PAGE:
Jason had called a meeting of the community. He’d told me that he wanted me by his side for this one. He said my presence gave him strength, which made me feel good. I was so head over heels for him. I stood behind him as he spoke, barely hearing his words, simply basking in him. I watched the way he held himself, so confident and sure. I stared at the line of his back, his muscles barely moving underneath his shirt. I was completely and totally focused on Jason and how beautiful he was.
I could see that everyone else was too. The whole community of Jasontown was in awe of Jason and his brilliance. His voice boomed through huge speakers at the edge of the stage. Everyone looked at him, smiles on every face. Peace and joy radiated through the whole gathering.
I was awash in completely different emotions. Rage poured into me. I stumbled, unsteady on my feet. Then the sensation passed, and sweet calm flowed over me. In the next second, the rage returned. My head started to hurt.
I could see that everyone in the crowd was reeling from it too. People had fallen down. Others ran for the river, clutching their heads. The air was suddenly filled with cries and screams.
Jason leapt off the stage, into the crowd. “To me!” he cried.
No one listened.
I saw him, then. A man had broken free of the crowd, his face twisted and ugly. He was striding towards the stage, intensity written all over his movements. He looked dangerous.
I fought against the fluctuating emotions that were racking my body to look at the guards. They weren’t in much better shape than anyone else. Most of them were running and screaming like the others. A few were on their knees, holding their foreheads or hugging themselves.
Only one of the guards was standing and looked at all in control of himself. He had sighted the man coming towards the stage as well. He raised his gun and shot.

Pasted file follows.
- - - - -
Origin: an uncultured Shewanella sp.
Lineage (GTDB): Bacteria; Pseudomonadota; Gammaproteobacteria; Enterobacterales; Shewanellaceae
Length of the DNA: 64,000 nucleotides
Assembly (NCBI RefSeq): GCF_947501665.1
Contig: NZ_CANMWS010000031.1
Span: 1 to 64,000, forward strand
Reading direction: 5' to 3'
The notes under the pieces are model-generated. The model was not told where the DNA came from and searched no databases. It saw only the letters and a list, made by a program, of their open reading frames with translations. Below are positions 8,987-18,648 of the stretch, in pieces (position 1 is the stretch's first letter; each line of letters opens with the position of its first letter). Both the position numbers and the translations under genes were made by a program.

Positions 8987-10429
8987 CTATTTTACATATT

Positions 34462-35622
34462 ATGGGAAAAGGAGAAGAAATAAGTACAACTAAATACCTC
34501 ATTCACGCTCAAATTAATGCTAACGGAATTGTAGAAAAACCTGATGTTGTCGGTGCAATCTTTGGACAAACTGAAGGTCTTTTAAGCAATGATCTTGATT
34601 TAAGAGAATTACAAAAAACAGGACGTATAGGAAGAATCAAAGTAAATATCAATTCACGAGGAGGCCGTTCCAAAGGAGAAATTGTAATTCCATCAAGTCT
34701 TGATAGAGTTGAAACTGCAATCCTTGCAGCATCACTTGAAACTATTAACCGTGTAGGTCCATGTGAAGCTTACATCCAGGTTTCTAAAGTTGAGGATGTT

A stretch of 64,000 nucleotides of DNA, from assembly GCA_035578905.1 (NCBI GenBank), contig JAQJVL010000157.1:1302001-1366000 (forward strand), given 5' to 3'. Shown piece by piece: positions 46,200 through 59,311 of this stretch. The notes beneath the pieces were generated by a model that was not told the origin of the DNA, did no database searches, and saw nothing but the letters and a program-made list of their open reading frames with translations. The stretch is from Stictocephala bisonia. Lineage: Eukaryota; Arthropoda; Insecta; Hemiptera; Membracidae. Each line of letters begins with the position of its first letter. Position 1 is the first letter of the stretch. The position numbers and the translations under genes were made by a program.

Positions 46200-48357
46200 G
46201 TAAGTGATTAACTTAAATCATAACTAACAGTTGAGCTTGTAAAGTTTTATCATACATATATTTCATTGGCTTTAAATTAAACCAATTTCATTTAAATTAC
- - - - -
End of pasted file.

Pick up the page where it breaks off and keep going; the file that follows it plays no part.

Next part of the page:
He didn’t hit the man, but he did hit someone. A woman with long, curly black hair cried out and fell to the ground.
I gulped. Was she okay? I wanted to go to her. I tried to locate Jason, but he was lost among the rest of the crowd, and I couldn’t see him between the bodies.
I heard the man snarling, and I turned back to see him. He dove into the guard who’d shot at him, sliding right into the guard’s legs. The guard teetered on his feet and fell over. The man and the guard tangled together on the ground, a whirlwind of limbs. There was swearing and punching.
I felt alternately elated and frightened.
The man kneed the guard in the groin. The guard whined.
The man took the guard’s gun. He looked up at the stage and his gaze locked on me. He raised his gun, aiming at me.
He was going to shoot me, I realized. A wave of peaceful joy took me. Fine, I thought. Gunshots are no big deal. Anger crashed into me. Not fine, I thought.
The man squeezed the trigger.
The sound of the gunshot exploded into the clearing.
I hit the floor of the stage.
Mercifully, the man had missed me. But he was coming closer, walking towards the stage, gun out. He was heading right for me, and he was still shooting.
Belly against the wood of the stage, I pulled my body forward, sliding behind a speaker.
A bullet blasted through the speaker, inches from my face. I whimpered. I needed cover, I realized. And I needed a gun. I didn’t know how I knew this. I just did.
In the distance, I could hear Jason’s voice. He was yelling. “Together! Stay together!”
Right next to the stage, I could see a confused guard. He had his hands over his head, like things were falling out of the sky, and he wanted to protect himself from them. His gun was still in holster. I lunged for the gun.
I knocked the guard over. We both landed on the ground, me on top. I felt for his gun holster. There! My hand closed on the gun.
The guard elbowed me.
Ouch! I lost my balance and fell backward, but I managed to keep my grip on the gun.
I heard more gunfire. The guard who I’d taken the gun from made a face. He looked down. Blood was seeping out of his stomach.
The man had shot him.
I didn’t think. Somehow, I knew how to take the safety off the gun, to aim it at the man, to keep my arm steady with my other arm, and to breathe properly. My muscles remembered it.
I shot the man.
I hit his leg. He stumbled.
And sweet, cool peace filled me again. This time, nothing took it away.